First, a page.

6. Paragraph (2) covers a variety of cases, including cases where delivery is made of goods stored in a warehouse, delivery at some place other than the seller's or buyer's place of business, and delivery at the buyer's place of business.[6] In one case, a court found that the risk that furniture stored in a warehouse would be lost had not passed to the buyer to whom storage invoices had been issued but to whom delivery was not yet due because by their agreement delivery was due only on the buyer's demand and it had not yet made a demand.[7] Another case found, however, that the risk of loss had passed when the seller delivered raw salmon to a processor because the buyer acquiesced in the delivery and delivery was due.[8] In another case, an arbitral tribunal found that the seller, who had stored the goods following the buyer's failure to open an agreed letter of credit, bore the risk of loss because the seller had not delivered the goods "DAF" ("Delivery at Frontier") as agreed or placed the goods at the buyer's disposal.[9]


FOOTNOTES

* The present text was prepared using the full text of the decisions cited in the Case Law on UNCITRAL Texts (CLOUT) abstracts and other citations listed in the footnotes. The abstracts are intended to serve only as summaries of the underlying decisions and may not reflect all the points made in the digest. Readers are advised to consult the full texts of the listed court and arbitral decisions rather than relying solely on the CLOUT abstracts.

[Citations to cisgw3 case presentations have been substituted [in brackets] for the case citations provided in the UNCITRAL Digest. This substitution has been made to facilitate online access to CLOUT abstracts, original texts of court and arbitral decisions, and full text English translations of these texts (available in most but not all cases). For citations UNCITRAL had used, go to <http://www.uncitral.org/english/clout/digest_cisg_e.htm>.]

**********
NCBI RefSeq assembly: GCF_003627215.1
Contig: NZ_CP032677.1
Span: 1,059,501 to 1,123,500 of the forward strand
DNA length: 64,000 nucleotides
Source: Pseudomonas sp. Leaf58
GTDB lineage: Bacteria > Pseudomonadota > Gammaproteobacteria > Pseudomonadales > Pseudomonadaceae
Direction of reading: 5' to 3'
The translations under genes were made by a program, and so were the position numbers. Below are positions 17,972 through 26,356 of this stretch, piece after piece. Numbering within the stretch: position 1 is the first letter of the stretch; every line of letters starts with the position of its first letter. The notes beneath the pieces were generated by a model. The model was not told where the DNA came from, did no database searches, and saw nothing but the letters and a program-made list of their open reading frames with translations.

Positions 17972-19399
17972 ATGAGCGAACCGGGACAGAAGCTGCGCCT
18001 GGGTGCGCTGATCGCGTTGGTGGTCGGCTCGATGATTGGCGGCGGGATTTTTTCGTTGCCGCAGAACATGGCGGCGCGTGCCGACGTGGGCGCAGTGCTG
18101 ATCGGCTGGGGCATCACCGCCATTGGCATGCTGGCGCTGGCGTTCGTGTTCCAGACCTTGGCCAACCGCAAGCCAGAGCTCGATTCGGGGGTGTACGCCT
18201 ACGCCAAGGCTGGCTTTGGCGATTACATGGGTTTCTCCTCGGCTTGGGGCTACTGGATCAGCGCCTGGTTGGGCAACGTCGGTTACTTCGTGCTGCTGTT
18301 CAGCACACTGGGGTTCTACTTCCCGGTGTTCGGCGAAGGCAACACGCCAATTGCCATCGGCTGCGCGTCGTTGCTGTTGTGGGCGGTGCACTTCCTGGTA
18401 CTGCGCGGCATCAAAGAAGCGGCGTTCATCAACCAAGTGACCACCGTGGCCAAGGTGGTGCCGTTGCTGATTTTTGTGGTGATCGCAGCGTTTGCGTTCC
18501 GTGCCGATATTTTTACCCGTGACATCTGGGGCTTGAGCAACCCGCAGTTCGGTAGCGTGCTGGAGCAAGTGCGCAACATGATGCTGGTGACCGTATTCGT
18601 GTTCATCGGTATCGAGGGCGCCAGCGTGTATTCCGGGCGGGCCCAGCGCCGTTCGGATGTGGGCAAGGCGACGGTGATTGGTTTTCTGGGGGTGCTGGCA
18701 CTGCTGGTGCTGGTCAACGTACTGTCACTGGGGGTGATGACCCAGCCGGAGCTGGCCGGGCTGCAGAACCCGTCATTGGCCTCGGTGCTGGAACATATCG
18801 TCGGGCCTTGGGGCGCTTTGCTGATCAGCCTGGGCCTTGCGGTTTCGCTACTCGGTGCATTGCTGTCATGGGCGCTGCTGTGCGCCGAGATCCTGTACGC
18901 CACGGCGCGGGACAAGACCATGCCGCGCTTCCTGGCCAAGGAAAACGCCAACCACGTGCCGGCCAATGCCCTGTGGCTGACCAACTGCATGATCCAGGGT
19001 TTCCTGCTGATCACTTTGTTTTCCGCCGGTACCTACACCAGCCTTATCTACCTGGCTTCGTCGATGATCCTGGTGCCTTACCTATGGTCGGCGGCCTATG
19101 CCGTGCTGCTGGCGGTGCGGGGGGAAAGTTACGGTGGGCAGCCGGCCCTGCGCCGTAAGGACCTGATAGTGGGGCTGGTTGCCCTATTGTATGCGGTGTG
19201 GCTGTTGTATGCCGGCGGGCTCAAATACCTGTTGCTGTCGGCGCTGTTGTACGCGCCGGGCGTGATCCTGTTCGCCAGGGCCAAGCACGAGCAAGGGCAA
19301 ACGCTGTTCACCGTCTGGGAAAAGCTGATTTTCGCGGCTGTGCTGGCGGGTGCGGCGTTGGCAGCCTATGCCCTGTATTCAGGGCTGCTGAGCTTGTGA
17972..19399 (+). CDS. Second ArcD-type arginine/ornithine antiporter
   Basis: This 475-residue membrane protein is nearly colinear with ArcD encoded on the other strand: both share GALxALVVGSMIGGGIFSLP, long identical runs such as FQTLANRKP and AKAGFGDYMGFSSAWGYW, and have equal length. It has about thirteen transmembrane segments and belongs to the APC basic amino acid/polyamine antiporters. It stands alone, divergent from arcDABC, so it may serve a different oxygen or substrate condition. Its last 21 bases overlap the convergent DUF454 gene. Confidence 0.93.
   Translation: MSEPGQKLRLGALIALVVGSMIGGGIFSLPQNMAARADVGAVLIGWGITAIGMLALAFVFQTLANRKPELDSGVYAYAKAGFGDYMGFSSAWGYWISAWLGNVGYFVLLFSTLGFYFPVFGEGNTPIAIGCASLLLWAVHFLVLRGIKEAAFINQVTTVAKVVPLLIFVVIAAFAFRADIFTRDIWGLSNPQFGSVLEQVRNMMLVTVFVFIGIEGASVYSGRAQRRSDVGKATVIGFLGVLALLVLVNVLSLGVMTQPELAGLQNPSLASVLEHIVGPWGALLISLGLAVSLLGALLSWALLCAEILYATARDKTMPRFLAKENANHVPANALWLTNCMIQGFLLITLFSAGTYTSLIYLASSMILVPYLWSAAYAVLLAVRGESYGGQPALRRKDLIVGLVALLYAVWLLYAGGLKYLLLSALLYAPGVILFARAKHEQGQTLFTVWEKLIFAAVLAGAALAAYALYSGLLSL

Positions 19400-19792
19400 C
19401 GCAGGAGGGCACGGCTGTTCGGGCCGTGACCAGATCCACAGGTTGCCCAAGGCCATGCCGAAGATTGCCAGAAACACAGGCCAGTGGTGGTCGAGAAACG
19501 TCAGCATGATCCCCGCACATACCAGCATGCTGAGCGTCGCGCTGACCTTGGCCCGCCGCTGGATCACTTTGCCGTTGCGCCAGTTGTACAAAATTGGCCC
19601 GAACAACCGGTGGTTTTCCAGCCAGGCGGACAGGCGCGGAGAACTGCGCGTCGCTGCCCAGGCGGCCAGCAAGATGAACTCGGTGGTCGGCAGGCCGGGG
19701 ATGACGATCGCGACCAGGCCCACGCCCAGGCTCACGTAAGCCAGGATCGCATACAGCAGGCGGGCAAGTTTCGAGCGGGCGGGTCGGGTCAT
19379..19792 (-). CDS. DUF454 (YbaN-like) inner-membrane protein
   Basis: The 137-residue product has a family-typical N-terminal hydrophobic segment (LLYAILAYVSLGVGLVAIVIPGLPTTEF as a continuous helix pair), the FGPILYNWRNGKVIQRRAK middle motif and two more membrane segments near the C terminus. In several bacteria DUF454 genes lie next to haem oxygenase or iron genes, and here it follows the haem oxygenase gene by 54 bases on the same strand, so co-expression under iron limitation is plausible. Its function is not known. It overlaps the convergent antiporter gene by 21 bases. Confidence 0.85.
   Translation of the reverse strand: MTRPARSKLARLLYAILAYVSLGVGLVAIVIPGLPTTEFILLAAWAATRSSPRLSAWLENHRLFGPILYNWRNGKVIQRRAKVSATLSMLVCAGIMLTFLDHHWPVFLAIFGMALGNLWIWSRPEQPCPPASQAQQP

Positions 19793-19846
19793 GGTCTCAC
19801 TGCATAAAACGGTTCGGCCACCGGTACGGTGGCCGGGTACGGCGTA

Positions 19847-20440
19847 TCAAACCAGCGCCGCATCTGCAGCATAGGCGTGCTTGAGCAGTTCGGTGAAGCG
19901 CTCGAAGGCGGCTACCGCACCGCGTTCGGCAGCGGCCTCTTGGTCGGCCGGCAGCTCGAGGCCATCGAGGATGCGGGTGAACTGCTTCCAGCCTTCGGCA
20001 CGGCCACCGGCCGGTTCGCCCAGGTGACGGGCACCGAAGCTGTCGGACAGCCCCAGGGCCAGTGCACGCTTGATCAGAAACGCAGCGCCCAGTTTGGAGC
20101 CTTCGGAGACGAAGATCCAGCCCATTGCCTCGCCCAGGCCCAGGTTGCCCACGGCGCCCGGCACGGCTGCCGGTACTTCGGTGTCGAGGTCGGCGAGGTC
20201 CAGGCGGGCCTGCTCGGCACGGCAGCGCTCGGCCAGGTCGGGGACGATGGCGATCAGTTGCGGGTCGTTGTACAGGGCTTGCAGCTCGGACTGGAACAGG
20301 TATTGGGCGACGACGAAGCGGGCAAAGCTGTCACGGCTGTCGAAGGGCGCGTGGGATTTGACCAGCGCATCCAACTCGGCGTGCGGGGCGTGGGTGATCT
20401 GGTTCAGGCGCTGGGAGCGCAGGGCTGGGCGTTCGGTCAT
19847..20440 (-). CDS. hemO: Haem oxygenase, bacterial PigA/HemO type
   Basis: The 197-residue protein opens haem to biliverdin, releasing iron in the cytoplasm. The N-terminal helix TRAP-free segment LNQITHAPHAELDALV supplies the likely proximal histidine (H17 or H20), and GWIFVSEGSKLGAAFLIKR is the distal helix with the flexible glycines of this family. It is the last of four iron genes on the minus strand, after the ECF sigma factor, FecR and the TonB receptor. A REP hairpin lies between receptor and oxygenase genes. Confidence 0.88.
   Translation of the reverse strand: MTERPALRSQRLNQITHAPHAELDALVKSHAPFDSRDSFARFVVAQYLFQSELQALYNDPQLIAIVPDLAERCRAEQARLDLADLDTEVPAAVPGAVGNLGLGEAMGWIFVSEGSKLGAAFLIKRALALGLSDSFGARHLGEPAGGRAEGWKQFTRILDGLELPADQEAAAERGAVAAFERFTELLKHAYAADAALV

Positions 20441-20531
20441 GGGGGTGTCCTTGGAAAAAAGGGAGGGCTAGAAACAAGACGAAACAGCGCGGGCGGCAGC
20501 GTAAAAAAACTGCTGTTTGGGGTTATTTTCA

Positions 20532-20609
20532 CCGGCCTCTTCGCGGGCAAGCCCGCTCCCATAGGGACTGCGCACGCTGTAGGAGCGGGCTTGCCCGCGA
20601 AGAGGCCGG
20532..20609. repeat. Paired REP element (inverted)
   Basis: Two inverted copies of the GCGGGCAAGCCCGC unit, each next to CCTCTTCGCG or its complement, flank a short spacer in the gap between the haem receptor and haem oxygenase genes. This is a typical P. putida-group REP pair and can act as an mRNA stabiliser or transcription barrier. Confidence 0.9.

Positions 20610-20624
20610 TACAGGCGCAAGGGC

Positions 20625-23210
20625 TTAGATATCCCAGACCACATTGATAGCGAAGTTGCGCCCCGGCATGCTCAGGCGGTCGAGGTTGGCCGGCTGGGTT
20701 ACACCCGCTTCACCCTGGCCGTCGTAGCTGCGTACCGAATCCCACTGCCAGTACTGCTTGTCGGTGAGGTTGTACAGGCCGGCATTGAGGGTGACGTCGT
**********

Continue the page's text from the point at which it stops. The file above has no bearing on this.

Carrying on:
1. CLOUT case No. 360 [GERMANY Amtsgericht [Lower Court] Duisburg 13 April 2000, available online at <http://cisgw3.law.pace.edu/cases/000413g1.html>] (art. 69(1) applies only if preceding two articles do not apply) (see full text of the decision).

2. CLOUT case No. 283 [GERMANY Oberlandesgericht [Appellate Court] Köln 9 July 1997, available online at <http://cisgw3.law.pace.edu/cases/970709g3.html>].

3. CLOUT case No. 163 [HUNGARY Budapest Arbitration Award case No. Vb 96074 of 10 December 1996, available online at <http://cisgw3.law.pace.edu/cases/961210h1.html>].

4. CLOUT case No. 104 [ICC International Court of Arbitration, case No. 7197 of 1993; available at <http://cisgw3.law.pace.edu/cases/937197i1.html>].

5. [NETHERLANDS Arrondissementsrechtbank [District Court] Arnhem 17 July 1997, available online at <http://cisgw3.law.pace.edu/cases/970717n1.html>] affirmed on other grounds, [NETHERLANDS Gerechthof [Appellate Court] Arnhem 9 February 1999, available online at <http://cisgw3.law.pace.edu/cases/990209n1.html>] (Convention not applicable).

6. CLOUT case No. 360 [GERMANY Amtsgericht [Lower Court] Duisburg 13 April 2000, available online at <http://cisgw3.law.pace.edu/cases/000413g1.html>] (paragraph (2) covers cases where buyer takes over goods at place other than seller's place of business).

7. CLOUT case No. 338 [GERMANY Oberlandesgericht [Appellate Court] Hamm 23 June 1998, available online at <http://cisgw3.law.pace.edu/cases/980623g1.html>].

8. CLOUT case No. 340 [GERMANY Oberlandesgericht [Appellate Court] Oldenburg 22 September 1998, available online at <http://cisgw3.law.pace.edu/cases/980922g1.html>].

9. CLOUT case No. 104 [ICC International Court of Arbitration, case No. 7197 of 1993; available at <http://cisgw3.law.pace.edu/cases/937197i1.html>] (see full text of the decision).


Pace Law School Institute of International Commercial Law - Last updated September 1, 2009